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Hamas Sweeps Gaza Elections in Show of Strength (REUTERS) By Nidal al-Mughrabi GAZA Additional reporting by Steve Holland in Washington 01/28/05 02:55 PM ET)Source: http://www.reuters.com/newsArticle.jhtml?type=topNews&storyID=7470667 Reuters News Service Reuters News Service Articles-Index-TopPublishers-Index-Top
GAZA (Reuters) - Hamas swept seven out of 10 councils in the Gaza Strip´s first local elections, seen as a test of strength between the Islamic militant group and new President Mahmoud Abbas, final results showed on Friday.

The Islamists, sworn to Israel´s destruction, had boycotted the Jan. 9 presidential election, won by Abbas on a platform of ending violence to allow talks with the Jewish state on Palestinian statehood.

"Hamas´s victory proves Islam is the solution," blared a slogan from loudspeakers as thousands of supporters celebrated in the streets beneath fluttering green Hamas flags.

A U.S. White House official said Washington was concerned Hamas could use their elected posts to influence Abbas´s policy toward peacemaking with Israel.

Abbas has been trying to win a cease-fire from Hamas and other militants spearheading a 4-year-old revolt to allow the resumption of talks with Israel and to avoid chaos in Gaza ahead of an Israeli plan to abandon the occupied territory.

"Our people have a consensus on the choice of jihad and resistance and the election has underscored that concept," Hamas spokesman Muhir al-Masri told reporters.

Hamas candidates won 75 of the 118 council seats compared to 39 for members of Abbas´s Fatah movement and their allies, final figures from the electoral commission showed.

Voter turnout topped 80 percent -- much higher than at the presidential election for a successor to Yasser Arafat.

But while the results were a blow to Fatah, they also raise the prospect that Hamas will join parliamentary elections in July and thereby shift closer to the political mainstream.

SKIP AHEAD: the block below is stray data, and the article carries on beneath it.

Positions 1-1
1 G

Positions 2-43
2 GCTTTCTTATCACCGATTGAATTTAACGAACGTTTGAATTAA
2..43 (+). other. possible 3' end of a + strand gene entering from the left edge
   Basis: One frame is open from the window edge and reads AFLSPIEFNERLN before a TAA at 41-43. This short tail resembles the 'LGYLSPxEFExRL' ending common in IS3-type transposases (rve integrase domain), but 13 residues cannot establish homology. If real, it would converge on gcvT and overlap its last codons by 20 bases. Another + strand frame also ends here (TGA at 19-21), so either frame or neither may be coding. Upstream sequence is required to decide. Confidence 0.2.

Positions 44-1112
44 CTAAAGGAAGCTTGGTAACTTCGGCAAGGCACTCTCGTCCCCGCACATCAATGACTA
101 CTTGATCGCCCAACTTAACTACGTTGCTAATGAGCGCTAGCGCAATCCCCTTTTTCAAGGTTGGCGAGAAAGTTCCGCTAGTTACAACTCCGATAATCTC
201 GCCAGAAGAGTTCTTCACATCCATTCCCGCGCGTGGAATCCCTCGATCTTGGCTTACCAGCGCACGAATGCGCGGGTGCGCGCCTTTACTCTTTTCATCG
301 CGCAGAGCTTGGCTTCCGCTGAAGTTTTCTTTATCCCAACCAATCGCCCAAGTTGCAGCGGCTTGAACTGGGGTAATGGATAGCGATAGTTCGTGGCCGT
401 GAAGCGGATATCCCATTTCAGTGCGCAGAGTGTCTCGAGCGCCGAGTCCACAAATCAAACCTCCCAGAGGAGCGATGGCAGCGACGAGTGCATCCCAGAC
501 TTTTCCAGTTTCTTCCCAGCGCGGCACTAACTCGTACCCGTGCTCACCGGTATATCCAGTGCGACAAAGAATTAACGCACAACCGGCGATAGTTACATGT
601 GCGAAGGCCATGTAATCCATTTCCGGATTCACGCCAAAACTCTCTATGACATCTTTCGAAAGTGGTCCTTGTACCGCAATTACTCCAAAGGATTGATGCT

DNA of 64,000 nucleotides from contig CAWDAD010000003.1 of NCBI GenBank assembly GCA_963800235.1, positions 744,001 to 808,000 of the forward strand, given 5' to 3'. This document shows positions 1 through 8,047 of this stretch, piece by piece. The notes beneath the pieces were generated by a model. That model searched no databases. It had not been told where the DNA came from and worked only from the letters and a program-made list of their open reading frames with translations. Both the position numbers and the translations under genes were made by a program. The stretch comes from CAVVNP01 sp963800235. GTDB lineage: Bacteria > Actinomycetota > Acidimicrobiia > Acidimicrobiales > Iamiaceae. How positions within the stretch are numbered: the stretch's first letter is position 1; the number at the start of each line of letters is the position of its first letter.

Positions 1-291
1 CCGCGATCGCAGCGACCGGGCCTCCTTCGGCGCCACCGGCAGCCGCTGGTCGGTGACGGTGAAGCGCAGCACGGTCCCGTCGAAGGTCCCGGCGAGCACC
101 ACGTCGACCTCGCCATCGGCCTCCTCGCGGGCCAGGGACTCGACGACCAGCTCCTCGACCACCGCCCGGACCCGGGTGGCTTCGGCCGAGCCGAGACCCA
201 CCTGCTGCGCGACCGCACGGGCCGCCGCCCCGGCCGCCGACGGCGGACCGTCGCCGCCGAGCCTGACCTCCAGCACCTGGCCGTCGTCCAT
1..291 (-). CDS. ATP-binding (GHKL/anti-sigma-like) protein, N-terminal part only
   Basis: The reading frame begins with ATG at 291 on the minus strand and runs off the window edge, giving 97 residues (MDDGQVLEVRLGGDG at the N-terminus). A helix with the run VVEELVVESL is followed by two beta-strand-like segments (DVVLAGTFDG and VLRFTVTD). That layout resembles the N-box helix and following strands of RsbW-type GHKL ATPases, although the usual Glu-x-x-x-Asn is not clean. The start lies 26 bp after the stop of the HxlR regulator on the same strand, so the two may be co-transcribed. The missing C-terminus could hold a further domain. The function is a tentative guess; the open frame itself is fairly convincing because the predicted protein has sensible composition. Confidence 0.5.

"The results showed that our people are insisting Hamas take part in the upcoming ballot," said spokesman Sami Abu Zuhri.


A senior State Department official said only Abbas´s government policies mattered and Hamas members were "not people we need to deal with, or have to deal with."

But another Bush administration official said the results were a worry.

"It´s always a concern and disturbing that people affiliated with a group espousing violence achieves some success," said the official who asked not to be named. "It is now an open question how much impact these individuals will have on the general political scene."

Hamas, which has killed hundreds of Israelis in suicide bombings, has won many hearts in Gaza not only for its role in the fighting but also for its charity work for the needy in the absence of welfare support from the crumbling Palestinian Authority.

Political analysts say that by taking part in the municipal elections, Hamas is also demonstrating its claim to a share of power ahead of Israel´s planned withdrawal of Jewish settlers from Gaza.

Palestinian analyst Hani Habib said Hamas´s show of power could make the group more eager to join Abbas´s political agenda, including a militant truce with Israel, in order to try to boost its political status among the Palestinians.

"Hamas´s landslide victory will encourage it more because now it feels stronger and it will (be encouraged) to make difficult decisions while it is strong," he said. "Hamas will be involved in (Abbas´s) plan from a position of strength."

Senior Hamas leader Mohammed al-Zahar told reporters in Gaza that the group would still not accept a cease-fire until Israel agreed to carry out more of their demands. Israel has already said it would reduce military raids and assassinations of militant leaders in response to Abbas´s efforts to end attacks. (Additional reporting by Steve Holland in Washington) (© Reuters 2005 01/28/05)

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